On Wednesday, SBNation.com’s Jeff Gluck reported that prior to the Good Sam Club 500 at Talladega on Sunday, crew chief Chad Knaus was overheard on NASCAR.com’s RaceBuddy telling Jimmie Johnson that, should he win the race, he needed to inflict some damage on the car’s rear end during his victory celebration. While there wasn’t a post-race celebration for Johnson, this conversation has certainly stirred the pot that always seems to swirl around Knaus and his history of pushing the envelope of NASCAR’s rule book. Johnson’s car passed three different inspections last weekend, so it was certainly within the parameters set by the sanctioning body — but hearing dialogue between crew chief and driver is going to cause people to, once again, point the “cheater finger” at Knaus.
There is definitely a history of Knaus pushing the limits in NASCAR’s infamous gray area (and some of the black and white areas, as well), so it is certainly justified for people to question what might have been going on with the 48 car’s rear end. Remember that Knaus was told to leave the track days before Johnson won the 2006 Daytona 500 thanks to a design on the car that allowed the rear window to be changed when it appeared a wedge adjustment was being made to the car. While it might have appeared to fall within the gray area of the rule book, NASCAR felt it was altering a piece of the car that was not supposed to be touched, thus an expulsion and suspension.
Knaus found himself in hot water at Infineon Raceway shortly after the Car of Tomorrow was introduced in 2007 when his team massaged the fenders of the car between the points where NASCAR’s inspection “claw” touched the body. While the car passed the requirements of touching the template at all of the required points, it was different from other cars in the areas between the points, and therefore, was deemed to provide an unfair advantage. It must be noted that there is room for debate as to whether this instance was actually cheating or simply working within the gray area, but Knaus was fined $100,000 and suspended for six races, an example of NASCAR sending a message to the garage area to be mindful of it’s hard-line CoT specs.
There was also “Shockgate” at Dover in 2005, when the shock absorbers on Johnson’s car actually raised up after use rather than sank, as shocks normally do. The shocks were perfectly legal within the rules as far as parts and compression rates, but the way they were assembled and how that ultimately made them function was not in the spirit of the rules. NASCAR quickly issued a rule change to prevent that from ever happening again, but it was a classic gray-area play by Knaus.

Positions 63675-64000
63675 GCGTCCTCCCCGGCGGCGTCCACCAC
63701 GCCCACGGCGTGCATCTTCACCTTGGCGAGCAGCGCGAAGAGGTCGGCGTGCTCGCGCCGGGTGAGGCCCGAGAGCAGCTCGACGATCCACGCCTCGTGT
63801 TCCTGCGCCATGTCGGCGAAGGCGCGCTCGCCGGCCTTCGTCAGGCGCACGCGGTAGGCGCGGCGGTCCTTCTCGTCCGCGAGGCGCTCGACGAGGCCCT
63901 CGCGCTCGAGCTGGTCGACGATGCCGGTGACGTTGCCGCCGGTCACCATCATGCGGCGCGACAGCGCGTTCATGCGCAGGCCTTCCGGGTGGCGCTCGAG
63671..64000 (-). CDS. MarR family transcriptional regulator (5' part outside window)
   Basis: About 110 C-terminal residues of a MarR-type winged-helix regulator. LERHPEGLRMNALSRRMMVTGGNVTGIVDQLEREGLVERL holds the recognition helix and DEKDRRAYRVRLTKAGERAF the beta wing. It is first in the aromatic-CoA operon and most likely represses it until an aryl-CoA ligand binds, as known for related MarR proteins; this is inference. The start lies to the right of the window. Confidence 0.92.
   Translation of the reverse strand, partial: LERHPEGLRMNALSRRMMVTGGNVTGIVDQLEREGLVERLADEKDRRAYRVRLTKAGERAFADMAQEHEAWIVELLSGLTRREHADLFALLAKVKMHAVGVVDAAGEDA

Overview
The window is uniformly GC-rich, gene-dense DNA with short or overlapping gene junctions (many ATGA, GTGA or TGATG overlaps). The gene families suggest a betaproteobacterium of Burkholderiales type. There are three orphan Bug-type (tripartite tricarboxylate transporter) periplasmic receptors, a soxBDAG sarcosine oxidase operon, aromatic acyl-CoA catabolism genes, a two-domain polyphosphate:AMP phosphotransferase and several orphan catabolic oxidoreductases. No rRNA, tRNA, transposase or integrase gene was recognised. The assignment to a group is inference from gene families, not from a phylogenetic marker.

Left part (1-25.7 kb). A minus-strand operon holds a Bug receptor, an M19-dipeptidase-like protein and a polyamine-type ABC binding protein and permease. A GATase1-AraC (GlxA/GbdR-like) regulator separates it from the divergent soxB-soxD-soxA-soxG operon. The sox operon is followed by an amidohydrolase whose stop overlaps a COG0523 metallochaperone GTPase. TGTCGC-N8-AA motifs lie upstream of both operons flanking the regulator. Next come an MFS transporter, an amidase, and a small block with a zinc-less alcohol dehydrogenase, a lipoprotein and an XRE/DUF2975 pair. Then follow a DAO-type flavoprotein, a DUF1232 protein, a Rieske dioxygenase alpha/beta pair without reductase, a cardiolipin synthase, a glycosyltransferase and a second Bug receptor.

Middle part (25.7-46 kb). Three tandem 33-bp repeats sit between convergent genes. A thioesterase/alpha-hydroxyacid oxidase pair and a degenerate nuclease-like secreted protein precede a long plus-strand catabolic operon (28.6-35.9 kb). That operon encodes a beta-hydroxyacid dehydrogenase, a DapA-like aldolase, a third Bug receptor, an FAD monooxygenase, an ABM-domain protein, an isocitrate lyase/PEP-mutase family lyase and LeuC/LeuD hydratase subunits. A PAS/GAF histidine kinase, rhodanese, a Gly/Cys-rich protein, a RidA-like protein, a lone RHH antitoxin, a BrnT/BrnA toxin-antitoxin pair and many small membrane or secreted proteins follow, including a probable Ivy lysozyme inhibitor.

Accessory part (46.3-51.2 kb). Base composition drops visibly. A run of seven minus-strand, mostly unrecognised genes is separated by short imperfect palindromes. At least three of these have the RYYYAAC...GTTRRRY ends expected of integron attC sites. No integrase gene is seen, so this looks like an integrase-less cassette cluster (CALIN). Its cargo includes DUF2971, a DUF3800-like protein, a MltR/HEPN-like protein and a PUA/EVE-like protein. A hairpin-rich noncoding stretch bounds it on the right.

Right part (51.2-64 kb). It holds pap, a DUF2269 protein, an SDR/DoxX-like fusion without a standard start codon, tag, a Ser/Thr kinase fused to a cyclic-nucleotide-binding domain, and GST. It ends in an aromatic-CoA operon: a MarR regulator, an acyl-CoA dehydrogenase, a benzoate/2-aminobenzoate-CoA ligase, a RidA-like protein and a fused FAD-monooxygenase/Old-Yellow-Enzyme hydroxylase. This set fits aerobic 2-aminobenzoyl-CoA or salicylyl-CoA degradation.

These are but a few examples of Knaus’s ingenuity — he’s had at least seven violations with at least four being technical in nature that have resulted in no less than $190,000 in fines. Interestingly enough, he has not been fined since 2007.
No one but Knaus and his team know if there were any shenanigans going on with the No. 48 last weekend. Knaus explained that his pre-race “request” to Johnson was based on the fact that there is a tremendous amount of bumping that takes place during tandem racing at plate tracks. With the tight tolerances that NASCAR imposes on restrictor plate tracks, it would be very easy for a car to get knocked outside of those measurements simply through the aggressive bump drafting that occurs at 200 mph.
While that certainly seems like a plausible enough explanation, it would seem as though NASCAR’s technical inspectors would take that kind of contact into account and allow for some leeway. Then again, Richard Childress Racing claimed that Clint Bowyer’s car was knocked out of alignment by a tow truck at New Hampshire last season but NASCAR didn’t buy that explanation — so better safe than sorry, right?
Of course, it’s also very possible that Knaus was just trying to cover his bases, reasoning that it would be better, should his car win the race, to make an on-track modification that would prevent any post-race scrutiny rather than have to deal with the inspection nuances over the position of the rear bumper.
It is sad that the current “spec” environment in NASCAR has come to the point that teams will consider damaging their racecars rather than have them probed, measured and dissected so closely after winning a race. Fortunately, that does mean that the playing field is as level as it can possibly be — and that ensures that the racing is as fair as NASCAR can make it.
In the end, even if the No. 48 was legal from tip to tail, it might have been in Knaus’s best interest to keep his mouth shut and let the chips fall where they may. Because as another rule-breaker once said, “Sometimes nothin’ can be a real cool hand.”
From the Spotter's Stand
Kevin Harvick rained on Junior Nation's parade at Martinsville in April, when he slid by Dale Earnhardt Jr. wqith four laps remaining to earn his first Martinsville Grandfather clock.
Kyle Busch led a race-high 151 laps before Earnhardt brought back images of his legendary father, executing a textbook “bump 'n' run” to get by his arch-rival. However, 17 laps later Harvick made the race-winning pass — his first of two over Earnhardt this year for the win with less than five to go.